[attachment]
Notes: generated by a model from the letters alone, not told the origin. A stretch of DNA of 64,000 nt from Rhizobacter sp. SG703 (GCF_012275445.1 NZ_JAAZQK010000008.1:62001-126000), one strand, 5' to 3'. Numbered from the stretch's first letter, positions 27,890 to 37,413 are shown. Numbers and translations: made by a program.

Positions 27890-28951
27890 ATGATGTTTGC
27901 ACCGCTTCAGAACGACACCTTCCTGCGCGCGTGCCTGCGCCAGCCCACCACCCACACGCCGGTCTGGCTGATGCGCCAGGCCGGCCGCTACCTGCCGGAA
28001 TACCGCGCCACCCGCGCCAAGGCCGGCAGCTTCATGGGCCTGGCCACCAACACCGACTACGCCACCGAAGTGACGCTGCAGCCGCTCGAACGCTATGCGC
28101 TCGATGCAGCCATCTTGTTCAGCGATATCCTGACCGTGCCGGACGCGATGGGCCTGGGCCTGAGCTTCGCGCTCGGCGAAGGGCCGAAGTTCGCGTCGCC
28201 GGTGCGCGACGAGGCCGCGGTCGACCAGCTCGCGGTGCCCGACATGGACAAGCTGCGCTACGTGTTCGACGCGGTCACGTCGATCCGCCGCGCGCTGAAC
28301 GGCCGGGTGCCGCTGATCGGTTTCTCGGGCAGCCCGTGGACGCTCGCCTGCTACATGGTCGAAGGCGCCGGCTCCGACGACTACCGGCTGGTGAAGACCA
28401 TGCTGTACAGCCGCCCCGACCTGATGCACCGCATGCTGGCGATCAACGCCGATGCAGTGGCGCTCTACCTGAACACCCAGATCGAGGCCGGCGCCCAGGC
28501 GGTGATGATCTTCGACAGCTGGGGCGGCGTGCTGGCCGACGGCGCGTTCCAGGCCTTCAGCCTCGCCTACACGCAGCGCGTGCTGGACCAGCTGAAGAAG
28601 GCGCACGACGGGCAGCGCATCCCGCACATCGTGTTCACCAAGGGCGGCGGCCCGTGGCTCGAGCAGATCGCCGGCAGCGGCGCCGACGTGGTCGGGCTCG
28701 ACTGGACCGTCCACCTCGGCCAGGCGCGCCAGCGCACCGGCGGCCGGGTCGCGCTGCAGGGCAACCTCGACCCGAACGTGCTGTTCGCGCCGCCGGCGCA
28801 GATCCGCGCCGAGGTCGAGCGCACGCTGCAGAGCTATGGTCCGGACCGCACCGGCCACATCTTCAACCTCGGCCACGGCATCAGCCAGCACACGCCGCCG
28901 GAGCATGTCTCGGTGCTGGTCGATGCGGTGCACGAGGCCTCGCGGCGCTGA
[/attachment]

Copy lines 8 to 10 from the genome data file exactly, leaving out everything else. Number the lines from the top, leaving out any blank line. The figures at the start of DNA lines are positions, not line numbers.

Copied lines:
28301 GGCCGGGTGCCGCTGATCGGTTTCTCGGGCAGCCCGTGGACGCTCGCCTGCTACATGGTCGAAGGCGCCGGCTCCGACGACTACCGGCTGGTGAAGACCA
28401 TGCTGTACAGCCGCCCCGACCTGATGCACCGCATGCTGGCGATCAACGCCGATGCAGTGGCGCTCTACCTGAACACCCAGATCGAGGCCGGCGCCCAGGC
28501 GGTGATGATCTTCGACAGCTGGGGCGGCGTGCTGGCCGACGGCGCGTTCCAGGCCTTCAGCCTCGCCTACACGCAGCGCGTGCTGGACCAGCTGAAGAAG